Stanford Receiver Details Finding

By Andy Meek

The court-appointed receiver who’s been working to untangle the complicated financial web of the Stanford Financial group of companies last week gave a detailed look into what he’s done so far and why.

The status report Dallas attorney Ralph Janvey filed in the Texas court where a sprawling federal case is unfolding against Stanford provides new details about the motivations, goals and progress of Janvey’s efforts. Janvey was appointed as Stanford’s receiver in February shortly after the U.S. Securities and Exchange Commission filed a civil suit claiming the Stanford business empire was built on secrets, deception and a multibillion-dollar investment fraud.

Fighting back

Details of Janvey’s efforts come at the same time Stanford’s Chairman Allen Stanford, a billionaire Texan with a towering physique and a penchant for the game of cricket, has begun to raise his media profile. In an interview he gave to The New York Times, Stanford told the paper he can’t use any of the credit cards in his wallet, his bank accounts are frozen and he’s been locked out of his apartment on the island of St. Croix.

Far from pulling his punches in light of a looming criminal indictment, Stanford in the interview also blasted the SEC for “squandering” the assets of the assorted Stanford companies. He also called Janvey a “jerk” whose aides “can’t find their rear end from a hole in the ground,” according to The Times.

Stanford filed a sharply worded memorandum this month in the Texas court answering some of the charges against him. He said the Stanford receiver has seized all of his money, important records, most of his clothing and personal possessions.

The Stanford companies “provided service to thousands of valued clients,” his memo reads. “They employed thousands of honest, hard-working people. Stanford’s companies were real companies with real assets, real profits and real employees serving real clients.”

CD dealing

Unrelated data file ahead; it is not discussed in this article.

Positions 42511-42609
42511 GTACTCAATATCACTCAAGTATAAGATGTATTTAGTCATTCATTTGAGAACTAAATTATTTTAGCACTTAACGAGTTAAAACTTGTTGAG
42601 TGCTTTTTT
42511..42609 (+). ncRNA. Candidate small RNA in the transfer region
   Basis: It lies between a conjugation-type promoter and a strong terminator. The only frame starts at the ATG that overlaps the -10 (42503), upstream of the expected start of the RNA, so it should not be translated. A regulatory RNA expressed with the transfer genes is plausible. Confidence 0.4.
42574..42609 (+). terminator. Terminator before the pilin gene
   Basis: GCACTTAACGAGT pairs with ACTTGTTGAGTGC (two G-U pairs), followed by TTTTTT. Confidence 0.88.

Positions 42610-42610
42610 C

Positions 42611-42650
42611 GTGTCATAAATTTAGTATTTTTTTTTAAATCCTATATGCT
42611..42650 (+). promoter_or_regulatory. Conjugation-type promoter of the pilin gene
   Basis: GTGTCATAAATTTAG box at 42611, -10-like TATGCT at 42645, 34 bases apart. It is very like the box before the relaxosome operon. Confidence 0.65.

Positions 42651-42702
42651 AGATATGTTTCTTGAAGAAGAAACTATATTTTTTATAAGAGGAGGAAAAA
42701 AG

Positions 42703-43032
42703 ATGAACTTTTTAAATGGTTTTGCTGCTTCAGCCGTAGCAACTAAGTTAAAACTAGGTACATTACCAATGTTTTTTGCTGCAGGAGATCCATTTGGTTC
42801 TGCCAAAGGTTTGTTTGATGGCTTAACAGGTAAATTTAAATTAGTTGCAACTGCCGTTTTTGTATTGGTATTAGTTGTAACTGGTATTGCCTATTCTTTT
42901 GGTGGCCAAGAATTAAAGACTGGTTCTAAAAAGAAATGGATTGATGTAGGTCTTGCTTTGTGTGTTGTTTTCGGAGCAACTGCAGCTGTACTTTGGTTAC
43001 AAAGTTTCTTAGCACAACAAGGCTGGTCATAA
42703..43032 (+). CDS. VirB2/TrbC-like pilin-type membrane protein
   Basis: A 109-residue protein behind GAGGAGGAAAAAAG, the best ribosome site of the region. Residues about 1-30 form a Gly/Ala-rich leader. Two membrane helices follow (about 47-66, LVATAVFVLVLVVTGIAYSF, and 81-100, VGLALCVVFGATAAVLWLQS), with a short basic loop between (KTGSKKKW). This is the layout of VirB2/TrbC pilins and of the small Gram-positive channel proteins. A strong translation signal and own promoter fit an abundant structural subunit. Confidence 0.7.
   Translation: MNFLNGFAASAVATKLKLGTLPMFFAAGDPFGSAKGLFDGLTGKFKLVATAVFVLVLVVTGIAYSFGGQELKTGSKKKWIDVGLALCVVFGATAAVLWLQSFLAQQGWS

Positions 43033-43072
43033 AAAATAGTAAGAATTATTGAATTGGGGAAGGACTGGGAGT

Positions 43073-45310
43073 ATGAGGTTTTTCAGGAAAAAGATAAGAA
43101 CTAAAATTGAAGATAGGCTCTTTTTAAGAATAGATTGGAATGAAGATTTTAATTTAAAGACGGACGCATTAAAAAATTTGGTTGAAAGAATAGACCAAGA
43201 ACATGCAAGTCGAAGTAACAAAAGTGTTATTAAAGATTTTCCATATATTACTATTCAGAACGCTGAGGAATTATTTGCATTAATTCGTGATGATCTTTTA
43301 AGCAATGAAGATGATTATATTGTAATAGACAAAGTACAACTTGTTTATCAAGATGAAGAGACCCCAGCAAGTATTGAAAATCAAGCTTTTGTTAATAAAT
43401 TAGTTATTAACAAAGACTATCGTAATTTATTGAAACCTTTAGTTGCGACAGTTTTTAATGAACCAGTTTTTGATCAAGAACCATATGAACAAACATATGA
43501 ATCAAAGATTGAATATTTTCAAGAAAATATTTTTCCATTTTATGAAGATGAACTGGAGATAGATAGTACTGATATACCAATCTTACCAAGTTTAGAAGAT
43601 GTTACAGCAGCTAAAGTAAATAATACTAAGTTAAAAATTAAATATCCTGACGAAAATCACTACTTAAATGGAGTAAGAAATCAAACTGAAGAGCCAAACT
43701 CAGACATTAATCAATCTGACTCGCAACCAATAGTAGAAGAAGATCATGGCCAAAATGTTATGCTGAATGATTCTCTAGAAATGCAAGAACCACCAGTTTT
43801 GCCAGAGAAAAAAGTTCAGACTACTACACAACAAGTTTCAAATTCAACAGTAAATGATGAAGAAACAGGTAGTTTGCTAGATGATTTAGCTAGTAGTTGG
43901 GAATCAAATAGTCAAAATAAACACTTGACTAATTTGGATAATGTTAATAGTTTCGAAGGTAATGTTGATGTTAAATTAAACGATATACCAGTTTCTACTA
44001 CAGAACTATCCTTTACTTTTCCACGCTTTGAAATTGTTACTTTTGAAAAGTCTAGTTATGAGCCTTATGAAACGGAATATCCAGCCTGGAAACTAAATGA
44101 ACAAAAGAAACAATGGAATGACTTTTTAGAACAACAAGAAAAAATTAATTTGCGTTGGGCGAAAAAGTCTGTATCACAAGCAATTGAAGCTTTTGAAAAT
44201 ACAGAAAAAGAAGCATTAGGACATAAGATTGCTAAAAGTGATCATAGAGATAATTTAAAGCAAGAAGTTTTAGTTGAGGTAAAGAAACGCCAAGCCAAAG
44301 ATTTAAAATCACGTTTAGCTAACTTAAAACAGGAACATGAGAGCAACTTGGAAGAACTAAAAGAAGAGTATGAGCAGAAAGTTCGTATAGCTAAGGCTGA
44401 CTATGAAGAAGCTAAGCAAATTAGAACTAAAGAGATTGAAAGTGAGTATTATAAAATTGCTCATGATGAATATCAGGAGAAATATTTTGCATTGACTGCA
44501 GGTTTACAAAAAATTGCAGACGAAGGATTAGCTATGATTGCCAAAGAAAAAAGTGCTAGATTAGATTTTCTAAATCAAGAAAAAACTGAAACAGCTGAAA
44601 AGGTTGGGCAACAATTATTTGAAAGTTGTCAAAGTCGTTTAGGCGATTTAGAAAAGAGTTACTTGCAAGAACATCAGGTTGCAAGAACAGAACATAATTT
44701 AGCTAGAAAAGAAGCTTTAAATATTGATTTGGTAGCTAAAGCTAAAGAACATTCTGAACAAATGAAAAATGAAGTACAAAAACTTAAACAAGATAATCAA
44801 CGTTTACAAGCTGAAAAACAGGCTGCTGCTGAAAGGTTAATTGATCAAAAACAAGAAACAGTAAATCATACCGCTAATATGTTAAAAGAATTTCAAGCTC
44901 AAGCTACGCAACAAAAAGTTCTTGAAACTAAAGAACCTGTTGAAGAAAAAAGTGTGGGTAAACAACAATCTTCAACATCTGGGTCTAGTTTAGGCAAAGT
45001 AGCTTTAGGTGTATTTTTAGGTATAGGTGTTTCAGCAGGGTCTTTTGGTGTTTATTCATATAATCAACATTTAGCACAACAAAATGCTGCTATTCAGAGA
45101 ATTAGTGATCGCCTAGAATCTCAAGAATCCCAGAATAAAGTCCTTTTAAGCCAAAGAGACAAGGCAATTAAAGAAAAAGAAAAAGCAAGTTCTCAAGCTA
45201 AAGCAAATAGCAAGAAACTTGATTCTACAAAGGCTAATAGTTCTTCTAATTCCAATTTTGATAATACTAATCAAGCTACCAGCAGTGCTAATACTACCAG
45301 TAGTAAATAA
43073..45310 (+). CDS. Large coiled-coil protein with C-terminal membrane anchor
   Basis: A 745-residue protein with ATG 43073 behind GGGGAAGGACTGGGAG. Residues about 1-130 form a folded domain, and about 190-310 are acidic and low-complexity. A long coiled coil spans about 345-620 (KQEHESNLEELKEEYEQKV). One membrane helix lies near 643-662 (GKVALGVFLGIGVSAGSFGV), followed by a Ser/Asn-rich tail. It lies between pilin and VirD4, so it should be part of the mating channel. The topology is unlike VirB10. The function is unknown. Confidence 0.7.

Meanwhile, Janvey’s report last week attempts to shed light on some of the things he has found.

He writes, for example, that Stanford’s operation consisted of more than 100 companies spread across the globe, with locations spanning 15 U.S. states and 13 countries in Europe, the Caribbean, Canada and Latin America.

Partly based on the work of a forensic accountant, the Stanford receiver believes the purpose of the combined Stanford operation was simple: bring in outside money through the sale of CDs issued by Stanford’s offshore bank. And to do that, brokers were paid handsomely through a compensation structure that made the whole enterprise unsustainable without the money generated from CD sales, according to the receiver.

“To the outside world … these financial businesses appeared to be independently viable,” reads the receiver’s status report. “The receiver believes, however, based on his investigation to date, that the principle purpose and focus of most of the combined operations was to attract and funnel outside investor funds into the Stanford companies through the sale of the CDs issued by Stanford’s offshore entity (Stanford International Bank).

“Once CD funds entered the Stanford companies, they were dispersed to Allen Stanford or to other Stanford-owned entities or used to purchase private equity and other investments, to pay CD redemptions and interest or to pay expenses and obligations.”

Following the trail

The receiver appears to believe Stanford’s far-flung operation – which included a now-shuttered Memphis office – arguably owed its continued existence to money brought into the organization via the CD sales. The Stanford empire had a strong Memphis connection, with an investment brokerage office here as well as offices at one time for both Stanford’s chief financial officer James Davis and chief investment officer Laura Pendergest-Holt, both of whom were named in the SEC complaint.

As of Feb. 22, the receiver’s data show about $7.2 billion worth of CDs were outstanding and in the hands of approximately 21,500 holders around the world. But much of the cash received from CD sales apparently cannot be found.

The receiver also has asked the accounting firm of Ernst & Young to compile balance sheets for Stanford’s companies because the receiver states almost all non-cash assets listed on Stanford’s Dec. 31 balance sheets are substantially overstated.

“Preliminary analysis of Stanford’s available financial records indicates that a very substantial amount of cash received upon sale of (the bank’s) CDs over the last few years … cannot be accounted for,” the receiver’s report reads. “Some of this cash may have been spent in ways that are not reflected in any of the available financial records … such as cash that may have been loaned to Allen Stanford or distributed to him as sole shareholder and then spent on personal consumption by him.

“This preliminary analysis suggests that the aggregate amount of such unaccounted-for cash may be in the range of $1 billion.”